The energy crisis is an extremely relevant element for the Brazilian economic scenario, evaluated the economists who participated today in the VII Annual Seminar on Monetary Policy, promoted by the Brazilian Institute of Economy (FGV-IBre) and the newspaper Value.
Former Central Bank president Affonso Celso Pastore believes that a possible shock in the supply of electricity could lead the monetary authority to raise interest rates even more. “The question is whether this crisis will generate rationing and cause a supply shock.”
The opinion is shared by Itaú Unibanco’s chief economist, Mário Mesquita: “The shock in the supply of energy may postpone the conversion of inflation expectations to the target”, he said. For Mesquita, the energy crisis is more of an inflationary risk than a limiting factor for economic activity.
Mesquita also highlighted that Brazil is dealing with an inflationary process that has changed in recent times. “It started out led by the exchange rate and commodities, but now inflation is starting to show up more clearly in the prices of services, which is that more persistent inflation with inertial characteristics,” he said.
For Pastore, this is a consequence of the beginning of vaccination against covid-19 in the country. “The pandemic is slowly being dominated and the services sector will grow more and will generate the inertia component, which is rising”, he commented, adding: “We have to move soon with this monetary adjustment to avoid it becoming more complicated.”
José Júlio Senna, former BC director and director of the Center for Monetary Studies at IbreFGV, pointed out, in turn, that political noise and fiscal risks are affecting inflation expectations. According to him, “the government has to be involved in fighting inflation, and not just the BC”, contributing to lower the boil in politics and reduce fiscal risks. Senna recalled, for example, that the issue of court orders has not been resolved.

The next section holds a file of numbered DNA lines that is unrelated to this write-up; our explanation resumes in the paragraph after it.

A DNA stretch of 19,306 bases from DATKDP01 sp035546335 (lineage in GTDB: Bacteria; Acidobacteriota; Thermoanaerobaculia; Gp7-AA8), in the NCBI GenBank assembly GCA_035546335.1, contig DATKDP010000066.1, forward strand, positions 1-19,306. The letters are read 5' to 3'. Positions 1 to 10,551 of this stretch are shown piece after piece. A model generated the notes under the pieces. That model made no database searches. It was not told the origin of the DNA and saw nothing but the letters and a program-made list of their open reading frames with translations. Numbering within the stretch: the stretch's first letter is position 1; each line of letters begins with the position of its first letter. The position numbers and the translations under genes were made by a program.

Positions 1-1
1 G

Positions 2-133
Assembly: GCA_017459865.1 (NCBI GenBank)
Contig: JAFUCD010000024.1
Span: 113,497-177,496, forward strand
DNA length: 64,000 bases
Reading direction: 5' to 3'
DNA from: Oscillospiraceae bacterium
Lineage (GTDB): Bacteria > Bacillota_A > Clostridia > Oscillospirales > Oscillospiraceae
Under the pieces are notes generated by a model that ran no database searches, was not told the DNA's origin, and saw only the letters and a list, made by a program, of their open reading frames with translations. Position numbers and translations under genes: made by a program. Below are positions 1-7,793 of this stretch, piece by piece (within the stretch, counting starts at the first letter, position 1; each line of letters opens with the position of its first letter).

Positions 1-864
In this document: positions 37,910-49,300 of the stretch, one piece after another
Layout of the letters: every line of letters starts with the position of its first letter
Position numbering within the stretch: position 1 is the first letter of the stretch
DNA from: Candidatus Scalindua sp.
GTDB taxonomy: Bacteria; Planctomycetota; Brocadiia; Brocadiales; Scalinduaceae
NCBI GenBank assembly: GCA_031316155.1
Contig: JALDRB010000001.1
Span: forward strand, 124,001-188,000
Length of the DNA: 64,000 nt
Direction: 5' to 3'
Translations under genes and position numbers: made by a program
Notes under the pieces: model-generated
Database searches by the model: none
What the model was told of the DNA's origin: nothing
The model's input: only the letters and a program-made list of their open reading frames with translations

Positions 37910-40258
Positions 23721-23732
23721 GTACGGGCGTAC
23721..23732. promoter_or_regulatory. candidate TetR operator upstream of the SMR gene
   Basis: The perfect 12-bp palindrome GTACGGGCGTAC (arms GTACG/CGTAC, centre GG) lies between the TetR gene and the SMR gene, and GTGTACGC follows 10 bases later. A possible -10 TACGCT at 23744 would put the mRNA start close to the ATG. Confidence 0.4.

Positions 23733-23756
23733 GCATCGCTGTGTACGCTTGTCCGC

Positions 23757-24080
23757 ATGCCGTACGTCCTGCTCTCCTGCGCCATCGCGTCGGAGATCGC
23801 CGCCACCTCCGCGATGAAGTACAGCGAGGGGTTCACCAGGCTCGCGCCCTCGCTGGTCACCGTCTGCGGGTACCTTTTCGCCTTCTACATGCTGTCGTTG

He also pointed out that “inflationary shocks can last longer and dampen expectations. “The longer inflation remains high as it is, the worse for the formation of expectations,” he said, noting that “the influence of past inflation on the formation of expectations is still important.”
Pastore assessed that 2022 “will be an extremely complicated year in the political, economic and fiscal field”, with GDP growth below potential. He pointed out the worsening of the institutional crisis as a factor that tends to pressure the economic scenario. “We have a politically weak government, which is creating a climate of crisis,” he said.
Mesquita added that, in his assessment, controlling inflation will be a huge challenge for the Central Bank. “The BC is dealing with a situation that I have rarely seen in terms of difficulty,” he commented, citing other factors that pressure inflation. “Formal employment, for example, has already recovered losses caused by the pandemic. The collective bargaining agreements are following inflation and there is an inflationary risk in that”, quoted Mesquita.
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